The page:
Handicapping 101: Introduction
Ray Cotolo
August 18, 2014
One of the most daunting tasks when it comes to handicapping for a newcomer is reading the program. Many times on this column I have referenced my experiences with a teenage population (a majority prefer to act lazily) not understanding the statistics within the program. The flood of numbers, fractions and abbreviations at first glance make reading the racing form seem like a boring experience. This series will review angles within the handicapping spectrum that I use, as well as others that my fellow competitors choose to use, too, all in the hopes to raise wiser gamblers and handicappers.
The main issue with teaching handicapping is that it's an art, where there are certain themes within every artist's (handicapper's) work that are jumbled into the final product. In turn, there is no wrong way to approach handicapping. Yet, before a baby can walk he must crawl. Translating to before we can interpret the program, we must learn its language.
Here is an example from a past performance program. Color-coded are the different aspects of the racing program, most of which are significant in the development of a wager. We'll begin from left to right.
Yellow - The yellow numbers refer to the date of the race in which said horse competed. Time of year can influence a lot in a horse's performance, including fraction times and, in the case of Foiled Again, form. A wide gap between races always deserve a second glance.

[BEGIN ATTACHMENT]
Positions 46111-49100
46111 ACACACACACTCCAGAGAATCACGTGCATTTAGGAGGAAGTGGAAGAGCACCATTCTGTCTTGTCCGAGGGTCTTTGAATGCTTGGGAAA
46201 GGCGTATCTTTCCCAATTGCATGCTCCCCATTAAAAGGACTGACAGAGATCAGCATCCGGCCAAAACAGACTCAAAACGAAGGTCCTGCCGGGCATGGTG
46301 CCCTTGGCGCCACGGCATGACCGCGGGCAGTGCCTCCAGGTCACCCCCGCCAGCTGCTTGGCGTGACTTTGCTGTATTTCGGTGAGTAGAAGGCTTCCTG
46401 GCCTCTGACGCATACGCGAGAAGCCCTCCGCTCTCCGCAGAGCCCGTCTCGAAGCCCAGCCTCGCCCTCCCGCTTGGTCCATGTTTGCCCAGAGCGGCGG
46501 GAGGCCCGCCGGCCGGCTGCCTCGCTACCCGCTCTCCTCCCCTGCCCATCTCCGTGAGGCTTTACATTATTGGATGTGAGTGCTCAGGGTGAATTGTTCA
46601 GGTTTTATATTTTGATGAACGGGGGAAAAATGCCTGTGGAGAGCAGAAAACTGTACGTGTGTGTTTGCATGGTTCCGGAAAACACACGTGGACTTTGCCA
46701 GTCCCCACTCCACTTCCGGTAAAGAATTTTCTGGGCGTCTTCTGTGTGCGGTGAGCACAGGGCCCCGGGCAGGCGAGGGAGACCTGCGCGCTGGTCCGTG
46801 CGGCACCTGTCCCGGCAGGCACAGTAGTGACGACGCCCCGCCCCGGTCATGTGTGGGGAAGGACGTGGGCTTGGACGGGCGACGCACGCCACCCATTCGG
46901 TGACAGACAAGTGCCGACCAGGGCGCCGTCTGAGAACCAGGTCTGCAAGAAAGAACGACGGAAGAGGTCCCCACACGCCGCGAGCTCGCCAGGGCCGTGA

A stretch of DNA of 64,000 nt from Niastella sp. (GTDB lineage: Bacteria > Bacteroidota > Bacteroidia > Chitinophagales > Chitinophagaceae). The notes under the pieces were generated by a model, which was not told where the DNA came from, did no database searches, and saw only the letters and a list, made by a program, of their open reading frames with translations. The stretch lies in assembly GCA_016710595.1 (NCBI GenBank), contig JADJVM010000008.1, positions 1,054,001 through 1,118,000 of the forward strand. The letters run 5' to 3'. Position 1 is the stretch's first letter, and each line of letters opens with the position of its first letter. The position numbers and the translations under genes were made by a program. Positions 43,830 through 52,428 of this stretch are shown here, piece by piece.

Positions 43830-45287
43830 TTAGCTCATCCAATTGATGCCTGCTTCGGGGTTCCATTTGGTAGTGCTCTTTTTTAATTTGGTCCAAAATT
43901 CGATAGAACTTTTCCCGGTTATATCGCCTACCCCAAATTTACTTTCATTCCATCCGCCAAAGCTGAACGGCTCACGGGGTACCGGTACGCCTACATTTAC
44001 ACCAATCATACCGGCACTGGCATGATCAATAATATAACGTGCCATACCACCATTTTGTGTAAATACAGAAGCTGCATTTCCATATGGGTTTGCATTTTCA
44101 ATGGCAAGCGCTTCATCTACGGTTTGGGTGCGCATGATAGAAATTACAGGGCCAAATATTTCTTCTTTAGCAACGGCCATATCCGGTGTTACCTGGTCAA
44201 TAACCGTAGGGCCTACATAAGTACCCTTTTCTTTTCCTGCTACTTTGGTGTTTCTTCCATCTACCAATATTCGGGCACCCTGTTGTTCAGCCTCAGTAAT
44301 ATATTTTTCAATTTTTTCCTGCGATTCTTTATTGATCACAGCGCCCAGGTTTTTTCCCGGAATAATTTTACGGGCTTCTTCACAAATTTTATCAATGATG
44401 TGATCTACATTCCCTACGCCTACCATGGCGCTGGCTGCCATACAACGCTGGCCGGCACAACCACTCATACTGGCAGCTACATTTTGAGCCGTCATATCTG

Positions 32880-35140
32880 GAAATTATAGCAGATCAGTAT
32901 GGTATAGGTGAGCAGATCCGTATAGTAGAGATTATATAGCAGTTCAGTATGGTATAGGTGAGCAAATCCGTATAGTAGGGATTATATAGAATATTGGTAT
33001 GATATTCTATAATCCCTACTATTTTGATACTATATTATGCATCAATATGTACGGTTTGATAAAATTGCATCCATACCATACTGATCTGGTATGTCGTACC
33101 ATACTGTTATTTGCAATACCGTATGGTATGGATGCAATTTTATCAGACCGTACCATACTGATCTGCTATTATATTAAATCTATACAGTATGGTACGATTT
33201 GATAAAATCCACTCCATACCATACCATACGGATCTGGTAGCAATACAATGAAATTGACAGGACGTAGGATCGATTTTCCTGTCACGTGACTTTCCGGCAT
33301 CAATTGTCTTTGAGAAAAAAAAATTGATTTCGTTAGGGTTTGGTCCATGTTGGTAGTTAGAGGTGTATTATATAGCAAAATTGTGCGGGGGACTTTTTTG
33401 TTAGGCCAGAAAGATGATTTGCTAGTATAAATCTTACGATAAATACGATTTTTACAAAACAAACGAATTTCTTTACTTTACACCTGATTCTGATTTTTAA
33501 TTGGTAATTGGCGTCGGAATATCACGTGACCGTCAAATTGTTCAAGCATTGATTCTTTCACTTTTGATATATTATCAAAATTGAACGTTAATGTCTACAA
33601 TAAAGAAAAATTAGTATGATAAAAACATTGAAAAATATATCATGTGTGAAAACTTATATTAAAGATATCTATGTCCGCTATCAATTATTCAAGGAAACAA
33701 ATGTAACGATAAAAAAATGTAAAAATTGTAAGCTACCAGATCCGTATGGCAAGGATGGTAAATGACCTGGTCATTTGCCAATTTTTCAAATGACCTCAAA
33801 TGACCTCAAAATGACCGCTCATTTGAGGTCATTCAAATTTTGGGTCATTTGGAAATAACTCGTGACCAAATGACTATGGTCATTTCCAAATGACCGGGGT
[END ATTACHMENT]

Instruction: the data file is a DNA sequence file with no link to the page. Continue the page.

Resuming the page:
Red - This refers to the driver of the horse (not jockey, rider or some other "relevant" term). Drivers, on occasion, can be used as a handicapping angle. Though, they're all out to win, so a lot of times it's insignificant (unless you want to say hi when he passes). Sometimes, certain drivers can get more out of a horse than others, but it's nothing to get tangled up on when handicapping. Next to his name are his age (in the case, 25) and his silk colors (to assist in watching the race if the saddle color goes out of sight). After that is his record at the current track's meeting (Starts-1st-2nd-3rd).
Blue - The track in which the race was contested. This is a vital element in handicapping, as each track has its own horse colony, driver colony and classification system. Some tracks are faster than others, while others are more even. There are tracks of different sizes as well, which can affect a horse's performance. The sizes include circumferences of a half-mile, five-eighths miles, seven-eighths miles and a mile. There's also Colonial Downs, known as a thoroughbred track, but is a mile-and-a-quarter in circumference. Horses compete on a one-turn mile at the West Virginia track. The size of the track will usually follow the track's abbreviation.
Purple - The purse of the race. This can be used when looking at smaller tracks as a judgment to a horse's movement in class. This method, of course, is putting a lot of power into the track's race secretary. It's all hope that they know what they're doing.
Orange - The track condition. Common conditions include fast (ft), good (gd) and sloppy (sy). Occasionally, slow (sl) and snowy (sn) are also track conditions. What dignifies a track slow is not to my knowledge. As for snowy, I shouldn't have to explain.
Neon Green - One of the most significant pieces of information to a handicapper: the class of the race. The class is a level of competition. Mixed with the horse's performance in the company, it gives the handicapper an idea of where the horse would fit.